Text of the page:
The Connection Between Head Trauma & Mental Health in Athletes
Head injuries in sports have been linked to mental health issues, particularly depression, suicide and sometimes even death. According to studies, those who endure serious head injuries face a suicide risk three times higher than their peers.
Over this Thanksgiving weekend, a 22-year-old Ohio State football player and wrestler was found dead from a self-inflicted gunshot wound. He had suffered many concussions, once again pointing to the fact that head trauma is directly linked to a condition known as chronic traumatic encephalopathy, or CTE. CTE is a neurodegenerative disease seen in those with traumatic brain injuries. There is no known cure for the condition. It has been linked to memory loss, impaired judgment, depression, aggressive behavior and dementia. There have been a rising number of athletes who suffered similar mental health related consequences due to head injuries lately in the US.
The most widely known sports related head injury is a concussion, or a traumatic injury to the brain that changes the way it functions, either temporarily or long-term. Concussions are usually caused by a direct blow to the head, but can also occur when the head or upper body are violently shaken. Loss of consciousness often occurs, but not always – so sometimes a person does not know that they have a concussion. Symptoms vary widely, but usually include the following: headaches, dizziness, blurred vision, coma, seizures, memory problems, lack of inhibition, lack of concentration, intense anger, aggression, change in personality and language impairment.
Some facts about concussions
- Each year, there are about 1.6 to 3.8 million sports and recreation related concussions in the United States.
- Football is the most common sport with concussion risk for males at 75 percent.
- Football players have about 900-1500 blows to the head during a season.
- Soccer is the most common sport with concussion risk for females at 50 percent
- Headaches and dizziness are the most commonly reported symptoms immediately following concussions for injured athletes.
- Fewer than 10 percent of sports-related concussions involve a loss of consciousness.
ALCAR with ALA for Brain Health
According to Jerry Hickey, R. Ph, “A study done by the University of California, Itvine School of Medicine focused on 30 former NFL football players. They had problems, they had concussions and they had brain injuries. So they were acting out, they were becoming aggressive, they were becoming emotional, they were becoming depressed, their memory suffered and they just weren’t functioning well. So 30 former retired NFL players who had a series of concussions were put on a cocktail of nutrients like fish oils and a multivitamin and the ALCAR with ALA. Over the course of the study ALCAR with ALA provided a statistically significant, real-world improvement in their scores for attention, memory, reasoning, information processing speed as well as accuracy in a battery of tests for mental, brain and executive functions. The MRI brain scans showed improved circulation and health of the brain; the nutrients improved their cognitive skills for patients with traumatic injuries. Now, this has implications also for soldiers who were hurt. Anybody who has had a concussion, anybody who has had the brain injury, there is room for improvement there.”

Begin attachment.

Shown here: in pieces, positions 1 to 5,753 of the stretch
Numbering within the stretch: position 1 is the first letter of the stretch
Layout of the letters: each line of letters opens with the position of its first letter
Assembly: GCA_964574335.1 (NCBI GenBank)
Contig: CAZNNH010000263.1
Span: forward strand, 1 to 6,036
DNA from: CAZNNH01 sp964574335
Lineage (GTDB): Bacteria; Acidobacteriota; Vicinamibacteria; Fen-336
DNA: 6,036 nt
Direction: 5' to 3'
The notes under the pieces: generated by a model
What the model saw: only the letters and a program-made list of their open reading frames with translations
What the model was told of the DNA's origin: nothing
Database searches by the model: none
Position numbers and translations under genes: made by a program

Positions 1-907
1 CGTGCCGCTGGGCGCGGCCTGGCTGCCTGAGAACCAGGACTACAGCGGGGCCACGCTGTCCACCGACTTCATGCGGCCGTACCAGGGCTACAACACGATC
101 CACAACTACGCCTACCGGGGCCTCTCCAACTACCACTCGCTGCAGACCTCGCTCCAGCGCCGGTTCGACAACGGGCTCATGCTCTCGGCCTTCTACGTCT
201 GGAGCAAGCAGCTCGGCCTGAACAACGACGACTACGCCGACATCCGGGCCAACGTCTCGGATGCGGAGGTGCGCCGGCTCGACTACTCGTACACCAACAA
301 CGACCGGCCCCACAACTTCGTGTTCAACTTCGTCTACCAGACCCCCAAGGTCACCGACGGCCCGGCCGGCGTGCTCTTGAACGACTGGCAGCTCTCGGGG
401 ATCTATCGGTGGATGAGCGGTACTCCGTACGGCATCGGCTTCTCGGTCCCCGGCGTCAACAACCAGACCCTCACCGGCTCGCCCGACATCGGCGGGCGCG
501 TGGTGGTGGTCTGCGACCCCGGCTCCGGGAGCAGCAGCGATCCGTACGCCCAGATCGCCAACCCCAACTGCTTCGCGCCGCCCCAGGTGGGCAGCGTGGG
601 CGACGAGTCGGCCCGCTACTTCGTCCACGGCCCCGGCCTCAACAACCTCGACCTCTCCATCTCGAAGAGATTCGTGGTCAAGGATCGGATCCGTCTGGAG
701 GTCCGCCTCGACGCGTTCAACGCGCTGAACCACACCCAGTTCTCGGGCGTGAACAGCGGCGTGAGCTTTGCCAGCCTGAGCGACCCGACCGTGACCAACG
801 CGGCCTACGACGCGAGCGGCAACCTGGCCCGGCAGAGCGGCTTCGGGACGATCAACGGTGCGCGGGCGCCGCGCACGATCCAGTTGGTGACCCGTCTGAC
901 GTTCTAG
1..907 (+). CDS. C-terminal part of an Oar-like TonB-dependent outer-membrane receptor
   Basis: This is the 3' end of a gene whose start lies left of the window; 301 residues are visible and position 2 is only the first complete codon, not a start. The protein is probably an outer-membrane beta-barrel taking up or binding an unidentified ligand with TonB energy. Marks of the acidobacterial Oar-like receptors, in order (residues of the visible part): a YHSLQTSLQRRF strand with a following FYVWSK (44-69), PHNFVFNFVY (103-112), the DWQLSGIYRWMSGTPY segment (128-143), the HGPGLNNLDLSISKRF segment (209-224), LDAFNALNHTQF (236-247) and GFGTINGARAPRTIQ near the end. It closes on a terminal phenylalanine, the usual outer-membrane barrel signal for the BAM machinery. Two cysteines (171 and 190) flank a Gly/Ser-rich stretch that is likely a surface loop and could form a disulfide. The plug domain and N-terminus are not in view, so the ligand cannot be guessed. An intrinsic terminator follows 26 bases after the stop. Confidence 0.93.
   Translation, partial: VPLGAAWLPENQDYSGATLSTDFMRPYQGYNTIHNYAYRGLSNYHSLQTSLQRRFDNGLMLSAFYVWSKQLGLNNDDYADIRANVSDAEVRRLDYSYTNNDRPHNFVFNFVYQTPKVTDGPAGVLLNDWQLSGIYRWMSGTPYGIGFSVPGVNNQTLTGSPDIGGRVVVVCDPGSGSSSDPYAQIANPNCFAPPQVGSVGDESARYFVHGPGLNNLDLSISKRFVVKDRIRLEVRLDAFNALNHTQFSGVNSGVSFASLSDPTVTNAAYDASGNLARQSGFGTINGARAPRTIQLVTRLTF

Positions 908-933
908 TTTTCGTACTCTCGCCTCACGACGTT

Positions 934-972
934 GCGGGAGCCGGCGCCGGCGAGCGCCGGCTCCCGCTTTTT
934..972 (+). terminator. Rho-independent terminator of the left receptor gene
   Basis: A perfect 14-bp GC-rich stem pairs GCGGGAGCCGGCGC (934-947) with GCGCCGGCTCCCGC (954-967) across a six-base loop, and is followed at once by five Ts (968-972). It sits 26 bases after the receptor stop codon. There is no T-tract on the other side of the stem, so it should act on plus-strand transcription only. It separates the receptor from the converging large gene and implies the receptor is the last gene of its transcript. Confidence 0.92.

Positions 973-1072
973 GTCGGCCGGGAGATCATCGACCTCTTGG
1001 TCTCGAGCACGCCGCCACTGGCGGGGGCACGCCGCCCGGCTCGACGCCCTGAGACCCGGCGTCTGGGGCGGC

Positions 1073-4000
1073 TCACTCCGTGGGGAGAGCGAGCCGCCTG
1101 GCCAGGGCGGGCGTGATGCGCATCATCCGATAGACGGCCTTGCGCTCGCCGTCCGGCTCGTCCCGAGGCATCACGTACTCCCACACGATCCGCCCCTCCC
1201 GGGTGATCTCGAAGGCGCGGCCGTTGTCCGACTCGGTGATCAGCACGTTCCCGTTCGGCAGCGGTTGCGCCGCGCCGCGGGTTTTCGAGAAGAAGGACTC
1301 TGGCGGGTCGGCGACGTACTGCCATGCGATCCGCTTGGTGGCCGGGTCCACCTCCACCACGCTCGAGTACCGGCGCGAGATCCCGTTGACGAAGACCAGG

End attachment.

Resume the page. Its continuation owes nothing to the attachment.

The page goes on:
Concussions and Brain Chemistry
The reason that concussions seem to have a direct link to higher suicide risk is because this type of injury directly changes the brain’s chemistry. A concussion happens when the brain is physically shaken and shifted inside the skull. The brain hits the inside of the skull, which causes the brain itself to swell, bruise and bleed. The fragile neural cells in the brain can become damaged, and over time the neural cells become degenerative. The impact of a concussion on these brain cells causes severe issues to mental health.
Athletes in sports like football are especially prone to concussions. For athletes, minimizing the risk of head trauma is essential. Here are some tips to help protect yourself from concussions:
- Parents and coaches should pay close attention to kids who experience one or multiple concussions.
- Players must use the proper protective gear for that particular sport. Make sure it fits and is being worn correctly at all times.
- With minor or major head injury occurs, players should remain out of the game until evaluated by a physician.
- If a major head injury occurs, seek medical attention immediately.
- Do not return to play with a suspected concussion until given permission by a physician.